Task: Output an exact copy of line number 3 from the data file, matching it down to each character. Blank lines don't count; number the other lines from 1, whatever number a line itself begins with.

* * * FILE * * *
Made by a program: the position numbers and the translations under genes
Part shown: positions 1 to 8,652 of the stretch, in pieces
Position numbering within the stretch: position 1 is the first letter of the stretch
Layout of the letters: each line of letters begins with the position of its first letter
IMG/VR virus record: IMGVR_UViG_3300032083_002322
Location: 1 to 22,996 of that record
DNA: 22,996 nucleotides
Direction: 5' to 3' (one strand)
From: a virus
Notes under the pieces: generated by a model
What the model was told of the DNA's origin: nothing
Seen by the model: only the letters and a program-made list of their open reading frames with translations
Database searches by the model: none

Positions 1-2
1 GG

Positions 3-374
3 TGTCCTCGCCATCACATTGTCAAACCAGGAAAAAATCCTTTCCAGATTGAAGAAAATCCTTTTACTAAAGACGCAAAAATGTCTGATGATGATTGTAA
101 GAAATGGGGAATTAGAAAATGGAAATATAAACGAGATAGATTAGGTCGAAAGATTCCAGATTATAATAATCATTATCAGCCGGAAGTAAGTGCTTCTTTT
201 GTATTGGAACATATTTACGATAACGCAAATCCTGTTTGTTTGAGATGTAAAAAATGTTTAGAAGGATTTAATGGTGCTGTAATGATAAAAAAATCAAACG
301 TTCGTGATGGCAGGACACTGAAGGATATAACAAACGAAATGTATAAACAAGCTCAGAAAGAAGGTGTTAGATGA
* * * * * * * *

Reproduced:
Position numbering within the stretch: position 1 is the first letter of the stretch